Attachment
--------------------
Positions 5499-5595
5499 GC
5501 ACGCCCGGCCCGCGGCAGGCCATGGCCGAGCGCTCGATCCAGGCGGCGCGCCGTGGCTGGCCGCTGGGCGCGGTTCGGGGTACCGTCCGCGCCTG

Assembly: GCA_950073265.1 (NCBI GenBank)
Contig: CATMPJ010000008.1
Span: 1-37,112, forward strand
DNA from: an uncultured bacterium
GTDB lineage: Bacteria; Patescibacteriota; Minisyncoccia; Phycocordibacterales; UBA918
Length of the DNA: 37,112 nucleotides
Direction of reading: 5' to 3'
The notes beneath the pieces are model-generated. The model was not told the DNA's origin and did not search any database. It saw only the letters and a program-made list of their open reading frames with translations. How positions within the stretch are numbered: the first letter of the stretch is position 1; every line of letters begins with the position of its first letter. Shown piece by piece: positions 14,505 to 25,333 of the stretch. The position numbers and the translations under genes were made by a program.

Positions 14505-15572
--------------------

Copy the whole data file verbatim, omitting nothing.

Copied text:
Positions 5499-5595
5499 GC
5501 ACGCCCGGCCCGCGGCAGGCCATGGCCGAGCGCTCGATCCAGGCGGCGCGCCGTGGCTGGCCGCTGGGCGCGGTTCGGGGTACCGTCCGCGCCTG

Assembly: GCA_950073265.1 (NCBI GenBank)
Contig: CATMPJ010000008.1
Span: 1-37,112, forward strand
DNA from: an uncultured bacterium
GTDB lineage: Bacteria; Patescibacteriota; Minisyncoccia; Phycocordibacterales; UBA918
Length of the DNA: 37,112 nucleotides
Direction of reading: 5' to 3'
The notes beneath the pieces are model-generated. The model was not told the DNA's origin and did not search any database. It saw only the letters and a program-made list of their open reading frames with translations. How positions within the stretch are numbered: the first letter of the stretch is position 1; every line of letters begins with the position of its first letter. Shown piece by piece: positions 14,505 to 25,333 of the stretch. The position numbers and the translations under genes were made by a program.

Positions 14505-15572